After no contact for years, memories and feelings still surface from time to time. Sometimes, I feel like if only I had said..this or that..or did this or that, things would have been different. While this very well may be true, it had come to the point where I just didn't have the energy to try. When these memories and feelings surface, sometimes I think maybe I should write or call to have some sort of closure. I have to stop myself and recognize that I will most likely not get what I am looking for...understanding. People like this are called emotional vampires for reason, because they cannot see their reflection They can't see how their behavior effects anyone and how they push and often times for many, bring out the worst in people.

Over the years, I have educated myself about these situations for both personal and professional reasons. Even so, when it surfaces I have to take pause and process what I am feeling and thinking to avoid getting sucked back in.  Looking back, I can see how at times my behavior was reflective of hers and that was a very scary realization and it was a hard pill for me to swallow. I had accepted my part in what became a toxic situation and that made it hard for me not to take all of the blame. I really began to doubt my discoveries and seriously question if I made the right decision. So, in order to stop myself from going to an unhealthy place, I began re-reading information that was helpful and began researching more information on the affects of being involved with a crazymaker.  I stumbled upon this sight Out of the Fog https://outofthefog.net/CommonNonBehaviors/Fleas.html
and discovered there is actually a term for what I experienced. It's called FLEAS, which is basically what happens if you board the crazy train. Here is the definition as described on Out of the Fog:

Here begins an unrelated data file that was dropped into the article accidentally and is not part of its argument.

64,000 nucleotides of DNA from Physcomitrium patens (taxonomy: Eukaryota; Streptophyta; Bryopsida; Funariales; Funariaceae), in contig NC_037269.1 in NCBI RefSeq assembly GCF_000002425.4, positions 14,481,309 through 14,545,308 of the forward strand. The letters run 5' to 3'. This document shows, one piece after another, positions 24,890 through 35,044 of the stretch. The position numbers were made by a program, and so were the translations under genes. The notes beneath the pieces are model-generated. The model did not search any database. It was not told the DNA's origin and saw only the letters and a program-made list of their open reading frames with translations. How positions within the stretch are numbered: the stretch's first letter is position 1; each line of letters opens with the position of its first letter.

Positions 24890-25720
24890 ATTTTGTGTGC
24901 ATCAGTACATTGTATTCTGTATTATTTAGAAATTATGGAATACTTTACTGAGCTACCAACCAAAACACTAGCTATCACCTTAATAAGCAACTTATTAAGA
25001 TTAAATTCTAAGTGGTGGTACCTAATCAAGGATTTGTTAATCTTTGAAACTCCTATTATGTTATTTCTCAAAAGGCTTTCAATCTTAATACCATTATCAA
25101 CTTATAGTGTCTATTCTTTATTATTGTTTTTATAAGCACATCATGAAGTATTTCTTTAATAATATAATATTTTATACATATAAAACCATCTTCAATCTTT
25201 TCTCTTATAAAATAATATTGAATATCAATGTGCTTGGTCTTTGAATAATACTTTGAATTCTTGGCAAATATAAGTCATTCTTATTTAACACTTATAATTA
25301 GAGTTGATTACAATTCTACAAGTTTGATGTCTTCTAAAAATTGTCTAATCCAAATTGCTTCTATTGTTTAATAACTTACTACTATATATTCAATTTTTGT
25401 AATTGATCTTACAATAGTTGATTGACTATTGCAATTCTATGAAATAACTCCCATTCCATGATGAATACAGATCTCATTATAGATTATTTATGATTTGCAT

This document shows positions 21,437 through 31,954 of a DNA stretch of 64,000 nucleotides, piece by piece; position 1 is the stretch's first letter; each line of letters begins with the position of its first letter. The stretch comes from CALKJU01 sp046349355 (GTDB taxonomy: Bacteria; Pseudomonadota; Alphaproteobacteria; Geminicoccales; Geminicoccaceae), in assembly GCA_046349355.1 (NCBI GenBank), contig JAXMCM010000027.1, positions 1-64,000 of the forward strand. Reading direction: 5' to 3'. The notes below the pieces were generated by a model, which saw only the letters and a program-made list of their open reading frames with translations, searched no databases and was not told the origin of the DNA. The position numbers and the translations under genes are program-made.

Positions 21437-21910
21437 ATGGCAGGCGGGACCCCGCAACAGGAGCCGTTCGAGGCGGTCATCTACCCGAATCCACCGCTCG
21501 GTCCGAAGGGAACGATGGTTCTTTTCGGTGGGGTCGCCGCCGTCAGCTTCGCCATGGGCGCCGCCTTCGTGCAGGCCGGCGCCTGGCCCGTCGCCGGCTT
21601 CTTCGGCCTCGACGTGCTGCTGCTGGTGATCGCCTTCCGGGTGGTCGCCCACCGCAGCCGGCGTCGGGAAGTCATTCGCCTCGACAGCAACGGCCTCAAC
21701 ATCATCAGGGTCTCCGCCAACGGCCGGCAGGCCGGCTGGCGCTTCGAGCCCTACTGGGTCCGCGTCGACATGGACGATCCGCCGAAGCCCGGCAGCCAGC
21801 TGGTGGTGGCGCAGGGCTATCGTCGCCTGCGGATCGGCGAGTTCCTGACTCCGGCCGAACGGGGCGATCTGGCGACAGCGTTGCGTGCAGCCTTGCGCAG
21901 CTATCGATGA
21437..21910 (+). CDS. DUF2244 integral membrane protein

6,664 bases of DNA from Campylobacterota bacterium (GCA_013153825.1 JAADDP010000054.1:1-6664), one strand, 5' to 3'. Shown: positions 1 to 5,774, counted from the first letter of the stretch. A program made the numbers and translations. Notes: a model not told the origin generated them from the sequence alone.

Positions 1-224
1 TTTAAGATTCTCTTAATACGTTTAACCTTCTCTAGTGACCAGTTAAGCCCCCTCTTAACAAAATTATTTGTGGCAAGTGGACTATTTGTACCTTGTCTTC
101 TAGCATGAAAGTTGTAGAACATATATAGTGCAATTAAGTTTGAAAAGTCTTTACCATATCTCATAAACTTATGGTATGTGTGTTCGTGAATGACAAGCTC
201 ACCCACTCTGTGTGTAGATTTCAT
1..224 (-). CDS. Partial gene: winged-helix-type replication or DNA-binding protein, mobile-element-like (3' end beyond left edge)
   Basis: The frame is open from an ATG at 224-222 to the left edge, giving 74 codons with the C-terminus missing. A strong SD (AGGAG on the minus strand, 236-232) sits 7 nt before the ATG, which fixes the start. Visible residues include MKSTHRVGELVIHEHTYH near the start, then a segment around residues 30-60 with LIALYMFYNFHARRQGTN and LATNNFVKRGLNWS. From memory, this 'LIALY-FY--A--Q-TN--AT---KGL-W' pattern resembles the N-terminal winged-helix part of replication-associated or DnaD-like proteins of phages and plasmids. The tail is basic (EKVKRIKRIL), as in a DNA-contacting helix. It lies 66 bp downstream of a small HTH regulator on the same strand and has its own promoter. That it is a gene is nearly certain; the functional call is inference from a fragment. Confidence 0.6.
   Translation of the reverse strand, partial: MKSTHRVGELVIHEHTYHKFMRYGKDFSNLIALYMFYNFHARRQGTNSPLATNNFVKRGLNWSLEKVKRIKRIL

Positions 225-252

Fleas comes from the adage “Lie down with dogs and you are bound to get fleas”.
Sometimes, when a person has been exposed to an abusive situation for a sustained period, they will look for ways to escape - and sometimes they will experiment or resort to behaviors which are not characteristic but serve as a mechanism to demonstrate their anger.
These behaviors are often destructive and counter-productive and rarely get the abuse victim what they want. These behaviors usually result in regret, shame and apologies from the abuse victim towards their perpetrator. Some perpetrators may seize on such incidents as justification for their own abusive behavior or as a diversion from it.

Wow, I can't tell you how helpful this was to me and shed even more insight into my experiences. I am so thankful that I discovered this and it helped me find my center again and validated what I already knew in my head to be true. This information helped my heart catch up with my head. So, long story short if you were brave enough to jump off that crazy train..DON'T GET BACK ON. I hope my story will help you and I encourage you to visit Out of the Fog for additional information on how to deal with crazymakers. If you are in a situation or trying to recover from one, I encourage you to work with a professional counselor to gain clarity, strength for healing and discover your path to transformation.  Thanks for reading!!

Be Happy and Blessed!
Kesha Martin, MA, LPC, NCC